"Hey, teacher, leave them kids alone!" Well, do you hear it already? With "Another Brick in the Wall", the British rock band Pink Floyd created a catchy tune that has been haunting countless minds for more than four decades. literally. But today, at the latest when the slightly eerie children's choir begins, the question should actually be: Well, do you think so?
Researchers at the University of California at Berkeley were apparently able to prove exactly that. Using artificial intelligence, they converted the brain waves of subjects who heard the song into audio waves. To put it more simply: They translated a thought into real sounds - a living catchy tune, so to speak.
"We don't need mind control," says the chorus in the 1979 rock classic. After all, the case wasn't about controlling. A person hears a song, a computer watches the person listening - and translates their thoughts back into music. What, like so many other things, once sounded like science fiction is now just science – real, applied science.
According to a study published on Tuesday in the journal "PLoS Biology", a team of researchers has succeeded in analyzing the brain activity of test subjects who heard the well-known song "Another Brick in the Wall" and using AI to reinterpret the neuronal patterns into an audio track.
However, the result is a scientific breakthrough that for many people could be the first step towards a new, more self-determined life.
Admittedly, the intellectual translation of Pink Floyd's world hit is certainly not a finely mixed delight for the ears. The AI-supported music sounds muted at best. It sounds a bit like an alien humming the song from the bottom of a lake:
The research results made the difference between music and language visible. When the subjects listened to music, it was mainly electrodes on the right hemisphere that shone. With language it is the other way around. This could also explain why people who can no longer speak clearly after a stroke can sometimes still sing clearly.
Now "you can actually listen to the brain and recreate the music that the person heard," explains Gerwin Schalk, who collected data for the study with his laboratory in Shanghai, China, the "New York Times" (NYT).
The scientists had previously succeeded in extracting individual words from electrical signals – even when the participants remained silent. Study leader Robert Knight of the University of California at Berkeley had one of his doctoral students Ludovic Bellier try the whole thing with music – allegedly because he was in a band himself.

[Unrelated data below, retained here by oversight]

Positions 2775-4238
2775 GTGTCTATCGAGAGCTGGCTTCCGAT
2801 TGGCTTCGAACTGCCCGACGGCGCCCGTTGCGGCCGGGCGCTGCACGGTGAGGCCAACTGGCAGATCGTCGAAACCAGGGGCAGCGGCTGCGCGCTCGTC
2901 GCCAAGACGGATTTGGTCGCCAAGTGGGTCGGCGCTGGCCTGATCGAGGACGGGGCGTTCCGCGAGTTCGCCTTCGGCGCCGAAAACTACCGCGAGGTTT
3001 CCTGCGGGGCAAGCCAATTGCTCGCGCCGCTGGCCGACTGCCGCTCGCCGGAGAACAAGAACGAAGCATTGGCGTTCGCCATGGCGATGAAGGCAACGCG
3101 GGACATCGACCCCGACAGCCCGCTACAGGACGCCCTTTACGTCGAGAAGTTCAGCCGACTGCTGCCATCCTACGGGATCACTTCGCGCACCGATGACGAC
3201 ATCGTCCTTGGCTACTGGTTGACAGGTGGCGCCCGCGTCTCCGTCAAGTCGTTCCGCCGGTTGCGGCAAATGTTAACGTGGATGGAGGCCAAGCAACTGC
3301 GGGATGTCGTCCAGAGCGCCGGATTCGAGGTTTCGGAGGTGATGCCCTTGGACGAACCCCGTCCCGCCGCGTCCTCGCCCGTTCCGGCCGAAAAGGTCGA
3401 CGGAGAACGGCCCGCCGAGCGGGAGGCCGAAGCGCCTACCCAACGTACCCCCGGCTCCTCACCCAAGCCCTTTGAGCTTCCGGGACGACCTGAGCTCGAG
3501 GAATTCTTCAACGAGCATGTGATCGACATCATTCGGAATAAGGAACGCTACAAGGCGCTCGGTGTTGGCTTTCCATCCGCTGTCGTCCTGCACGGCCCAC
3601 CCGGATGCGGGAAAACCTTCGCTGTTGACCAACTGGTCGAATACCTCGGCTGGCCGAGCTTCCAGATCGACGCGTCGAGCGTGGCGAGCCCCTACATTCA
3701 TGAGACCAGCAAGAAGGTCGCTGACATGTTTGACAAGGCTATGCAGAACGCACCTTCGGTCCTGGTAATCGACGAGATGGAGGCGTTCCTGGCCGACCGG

And why this song? The combination of 41 seconds of text and around two and a half minutes of a wide variety of instrumental music is particularly well suited to observing the brain's reaction to words and melodies. "The less scientific reason might be that we just really like Pink Floyd," study author Bellier told Scientific American. Not to mention, "If they had said, 'I can't listen to this crap,' the data would have been awful," Schalk told the NYT.
The big but: In order for the whole thing to work, the subjects had to have electrodes implanted on the surface of their brains. Therefore, all 29 subjects in the study were epilepsy patients. They had a network of needle-like electrodes implanted as part of the treatment.
This is also the reason why the replica sounds so muffled - the researchers were only able to examine the parts of the brain that were detected by the electrodes. More electrodes equal better sound, so the assumption. In the future, they hope to be able to do without surgical interventions. For example, by placing significantly more sensitive electrodes on the scalp.
After all, colleagues from the University of Texas in Austin have already managed to do something similar this year without surgery. Thanks to MRI scans and AI, scientists were able to convert thoughts into running text. Although no exact words came out, the core of the sentences did – and all of this without any surgical intervention.
However, previous methods of translating brainwaves into speech in this way are hardly practical: it takes around 20 seconds for one letter.
The researchers from Berkeley hope that in the future they will be able to completely reconstruct not only music but also language – with all its nuances and feelings – in a similar way. In this way, they could literally give a voice to people who can no longer communicate.
According to Schalk, so-called "prosody" has been a hurdle so far. Because language does not just consist of words, but also of rhythm, pauses, intonation, accents and emotions. It is their interplay that ultimately distinguishes human language from mechanical gibberish. "Instead of robotically saying, 'I. Love. You,' you can scream, 'I love you!'" explains Knight.
By better understanding how our brain processes music, researchers hope to close this gap. A new generation of "speech prostheses" should not only translate "blunt" thoughts into words, but also deliver the associated emotions. Chances have probably never been better.
Quellen: "Plos Biology"; "New York Times"; "The Guardian"; "Scientific American"